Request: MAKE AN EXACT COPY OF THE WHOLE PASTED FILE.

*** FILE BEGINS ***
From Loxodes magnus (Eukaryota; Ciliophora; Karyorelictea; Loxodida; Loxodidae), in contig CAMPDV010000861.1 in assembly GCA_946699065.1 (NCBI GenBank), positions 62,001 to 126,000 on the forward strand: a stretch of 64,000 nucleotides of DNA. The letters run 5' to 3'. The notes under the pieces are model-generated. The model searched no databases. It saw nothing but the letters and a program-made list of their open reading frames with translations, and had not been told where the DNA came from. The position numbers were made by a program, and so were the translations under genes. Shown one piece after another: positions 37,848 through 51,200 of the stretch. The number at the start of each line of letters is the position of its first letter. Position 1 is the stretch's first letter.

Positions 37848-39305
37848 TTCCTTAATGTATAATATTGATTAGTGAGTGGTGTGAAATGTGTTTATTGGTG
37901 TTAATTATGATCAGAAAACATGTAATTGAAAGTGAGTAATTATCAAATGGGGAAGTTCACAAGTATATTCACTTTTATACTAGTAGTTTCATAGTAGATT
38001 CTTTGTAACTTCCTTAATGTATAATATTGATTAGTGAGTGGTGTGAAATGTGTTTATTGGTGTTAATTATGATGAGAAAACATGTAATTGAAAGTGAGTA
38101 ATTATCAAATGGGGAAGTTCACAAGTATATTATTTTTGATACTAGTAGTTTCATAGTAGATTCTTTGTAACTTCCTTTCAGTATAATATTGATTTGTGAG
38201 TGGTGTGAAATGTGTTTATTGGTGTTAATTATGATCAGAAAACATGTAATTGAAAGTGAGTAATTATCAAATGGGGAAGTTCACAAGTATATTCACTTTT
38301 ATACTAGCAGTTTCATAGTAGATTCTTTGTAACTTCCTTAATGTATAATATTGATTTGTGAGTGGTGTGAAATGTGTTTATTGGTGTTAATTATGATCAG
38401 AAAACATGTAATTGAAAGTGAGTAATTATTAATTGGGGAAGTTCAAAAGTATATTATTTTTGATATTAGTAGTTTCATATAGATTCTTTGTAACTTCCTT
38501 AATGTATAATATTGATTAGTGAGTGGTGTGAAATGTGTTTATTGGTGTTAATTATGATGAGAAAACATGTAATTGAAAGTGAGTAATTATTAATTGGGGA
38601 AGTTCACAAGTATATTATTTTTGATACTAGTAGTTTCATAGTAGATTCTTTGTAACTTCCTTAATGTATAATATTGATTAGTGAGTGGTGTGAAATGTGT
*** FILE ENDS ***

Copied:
From Loxodes magnus (Eukaryota; Ciliophora; Karyorelictea; Loxodida; Loxodidae), in contig CAMPDV010000861.1 in assembly GCA_946699065.1 (NCBI GenBank), positions 62,001 to 126,000 on the forward strand: a stretch of 64,000 nucleotides of DNA. The letters run 5' to 3'. The notes under the pieces are model-generated. The model searched no databases. It saw nothing but the letters and a program-made list of their open reading frames with translations, and had not been told where the DNA came from. The position numbers were made by a program, and so were the translations under genes. Shown one piece after another: positions 37,848 through 51,200 of the stretch. The number at the start of each line of letters is the position of its first letter. Position 1 is the stretch's first letter.

Positions 37848-39305
37848 TTCCTTAATGTATAATATTGATTAGTGAGTGGTGTGAAATGTGTTTATTGGTG
37901 TTAATTATGATCAGAAAACATGTAATTGAAAGTGAGTAATTATCAAATGGGGAAGTTCACAAGTATATTCACTTTTATACTAGTAGTTTCATAGTAGATT
38001 CTTTGTAACTTCCTTAATGTATAATATTGATTAGTGAGTGGTGTGAAATGTGTTTATTGGTGTTAATTATGATGAGAAAACATGTAATTGAAAGTGAGTA
38101 ATTATCAAATGGGGAAGTTCACAAGTATATTATTTTTGATACTAGTAGTTTCATAGTAGATTCTTTGTAACTTCCTTTCAGTATAATATTGATTTGTGAG
38201 TGGTGTGAAATGTGTTTATTGGTGTTAATTATGATCAGAAAACATGTAATTGAAAGTGAGTAATTATCAAATGGGGAAGTTCACAAGTATATTCACTTTT
38301 ATACTAGCAGTTTCATAGTAGATTCTTTGTAACTTCCTTAATGTATAATATTGATTTGTGAGTGGTGTGAAATGTGTTTATTGGTGTTAATTATGATCAG
38401 AAAACATGTAATTGAAAGTGAGTAATTATTAATTGGGGAAGTTCAAAAGTATATTATTTTTGATATTAGTAGTTTCATATAGATTCTTTGTAACTTCCTT
38501 AATGTATAATATTGATTAGTGAGTGGTGTGAAATGTGTTTATTGGTGTTAATTATGATGAGAAAACATGTAATTGAAAGTGAGTAATTATTAATTGGGGA
38601 AGTTCACAAGTATATTATTTTTGATACTAGTAGTTTCATAGTAGATTCTTTGTAACTTCCTTAATGTATAATATTGATTAGTGAGTGGTGTGAAATGTGT